He hardly noticed when the last elf perished. His own energy gave out at nearly the same time, and he collapsed to the plaza, expecting to be destroyed by an elf who had lain in wait for the right moment. He knelt, breathing heavily until he finally willed himself to look up.
The plaza was littered with corpses, human, wolf, and elven, most charred black by the fires, some of which still raged around him. There was only one person standing, and it was the last person he’d expected to see.
She was standing over Ivan’s body, which lay naked on the plaza, unable to maintain its unnatural canine form without Ivan’s focus. Scheherazade stared lovingly into Ivan’s lifeless eyes, her face contorted in sadness. “Rest well, my love, in the interim,” she whispered. “May you find peace in your rebirth.”
“Scheherazade . . .” Nevala said, climbing to his feet.
“Greetings, Nevala,” Scheherazade said as she turned toward him, smoothing out the wrinkles in her ghostly dress incapable of being smoothed out. “We have much to discuss.”
~ ~ ~ ~ ~
Zach dismounted from Micah’s back, and he and Micah split up to advance on Oberon from two separate angles, hoping to flank him to give them an advantage. Zach doubted it would make much of a difference from the confidence in Oberon’s stance and step. He was completely sure of his ability to defeat them, and likely would do so quickly as well.
Micah dashed forward, testing Oberon’s defenses. Oberon deftly stepped back as Micah reached him, and then stepped to the side and forward, stabbing his sword into Micah’s shoulder. Micah took the blow easily and shifted his foreleg into a bladed tentacle, snapping it out quickly and thrusting the point of the tentacle into Oberon’s armpit, where the armor was lighter and exposed by Oberon’s strike.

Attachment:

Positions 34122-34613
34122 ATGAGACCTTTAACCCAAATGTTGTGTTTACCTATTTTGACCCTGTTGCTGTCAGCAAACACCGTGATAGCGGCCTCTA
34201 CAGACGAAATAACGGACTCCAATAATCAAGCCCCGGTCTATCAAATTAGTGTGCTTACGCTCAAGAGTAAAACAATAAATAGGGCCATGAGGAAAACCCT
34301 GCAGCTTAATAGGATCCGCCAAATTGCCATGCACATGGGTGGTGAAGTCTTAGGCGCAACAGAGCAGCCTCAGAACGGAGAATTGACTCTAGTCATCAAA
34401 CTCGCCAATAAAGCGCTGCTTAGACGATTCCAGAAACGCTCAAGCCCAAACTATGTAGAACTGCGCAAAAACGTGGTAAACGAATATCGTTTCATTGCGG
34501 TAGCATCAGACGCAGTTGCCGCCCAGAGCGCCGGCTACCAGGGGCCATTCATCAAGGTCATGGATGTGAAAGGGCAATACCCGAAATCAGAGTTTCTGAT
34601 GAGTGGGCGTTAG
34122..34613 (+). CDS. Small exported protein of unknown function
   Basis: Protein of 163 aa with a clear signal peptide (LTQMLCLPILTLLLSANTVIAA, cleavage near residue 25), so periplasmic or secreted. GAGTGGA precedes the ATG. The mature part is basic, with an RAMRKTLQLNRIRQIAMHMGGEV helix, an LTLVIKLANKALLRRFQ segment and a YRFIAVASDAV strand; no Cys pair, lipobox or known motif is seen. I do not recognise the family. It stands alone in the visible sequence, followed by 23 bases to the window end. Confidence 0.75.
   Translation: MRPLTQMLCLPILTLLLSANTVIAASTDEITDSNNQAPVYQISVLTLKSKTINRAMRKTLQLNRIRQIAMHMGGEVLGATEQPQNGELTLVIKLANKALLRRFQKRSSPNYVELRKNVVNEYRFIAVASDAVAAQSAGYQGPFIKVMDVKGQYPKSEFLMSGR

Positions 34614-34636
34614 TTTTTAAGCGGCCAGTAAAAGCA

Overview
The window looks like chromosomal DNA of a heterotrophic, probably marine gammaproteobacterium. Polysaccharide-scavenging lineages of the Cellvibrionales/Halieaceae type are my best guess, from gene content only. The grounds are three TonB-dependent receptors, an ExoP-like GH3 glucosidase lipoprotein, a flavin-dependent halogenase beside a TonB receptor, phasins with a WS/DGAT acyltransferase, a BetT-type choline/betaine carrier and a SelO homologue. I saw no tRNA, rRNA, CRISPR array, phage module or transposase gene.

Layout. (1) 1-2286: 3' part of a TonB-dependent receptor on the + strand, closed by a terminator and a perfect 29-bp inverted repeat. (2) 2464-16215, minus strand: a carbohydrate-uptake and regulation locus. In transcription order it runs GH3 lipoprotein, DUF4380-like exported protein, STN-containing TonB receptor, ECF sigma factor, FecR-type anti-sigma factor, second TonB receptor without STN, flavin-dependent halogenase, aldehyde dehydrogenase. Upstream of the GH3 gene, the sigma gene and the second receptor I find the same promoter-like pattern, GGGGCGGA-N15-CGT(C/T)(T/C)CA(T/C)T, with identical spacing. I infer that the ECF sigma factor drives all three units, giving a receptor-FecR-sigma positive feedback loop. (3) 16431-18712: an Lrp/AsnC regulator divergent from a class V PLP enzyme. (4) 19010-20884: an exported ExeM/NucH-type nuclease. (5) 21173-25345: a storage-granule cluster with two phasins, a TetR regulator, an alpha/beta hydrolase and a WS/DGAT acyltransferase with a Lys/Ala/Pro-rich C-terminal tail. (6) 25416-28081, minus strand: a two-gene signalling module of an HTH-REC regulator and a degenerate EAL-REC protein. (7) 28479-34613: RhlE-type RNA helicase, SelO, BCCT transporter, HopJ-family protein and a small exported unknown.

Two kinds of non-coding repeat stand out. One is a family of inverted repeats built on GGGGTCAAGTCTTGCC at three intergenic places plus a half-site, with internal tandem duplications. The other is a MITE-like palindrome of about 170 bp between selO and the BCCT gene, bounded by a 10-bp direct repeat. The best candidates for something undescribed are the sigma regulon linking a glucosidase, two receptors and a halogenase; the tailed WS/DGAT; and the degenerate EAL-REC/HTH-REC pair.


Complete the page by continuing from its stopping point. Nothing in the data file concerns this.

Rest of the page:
Oberon was as unfazed by the attack as Micah had been by Oberon’s, and they both pulled back, Micah with a frustrated snarl and Oberon with a wicked sneer.
“Did you really think it would be this simple?” Oberon asked as he and Micah began to circle each other, ignoring Zach completely. “I am a god, Changeling. I am more powerful than you could possibly imagine.”
Zach advanced slowly as Oberon’s back was turned to him, making eye contact with Micah briefly. When Oberon had almost turned back to face Zach, Micah dashed forward and nipped at his heels, and Oberon deftly danced out of the way, putting his back squarely in Zach’s view.
“I’ve slain those as arrogant as you before,” Micah growled. “I’m not afraid.”
“You should be,” Oberon replied as Zach stepped up behind him, raising Excalibur above his head and preparing to hack down with it. The sword descended and Oberon disappeared from sight, causing Zach to stumble forward from the momentum of his strike.
He regained his balance and started to look for Oberon when he heard Puck cry out, “Zach, watch out!”
Zach sensed movement from behind him at the same time he noticed Micah charging toward him. He dropped to the ground, catching sight of Oberon’s sword out of his peripheral vision as it thrusted forward where Zach’s back had been.
“You’re trying my patience, Puck,” Oberon said, glancing to the side. “What makes you think it’s a good idea to continue to do so?” Puck began screaming in pain as he writhed on the ground, doubled over as his face contorted in agony.
Micah took advantage of Oberon’s momentary distraction and redoubled his speed, jumping over Zach to slam into Oberon, hungry jaws snapping for Oberon’s throat. Oberon managed to get his arm in the way, and Micah clamped down on that instead, sharp fangs piercing Oberon’s armor and the flesh beneath.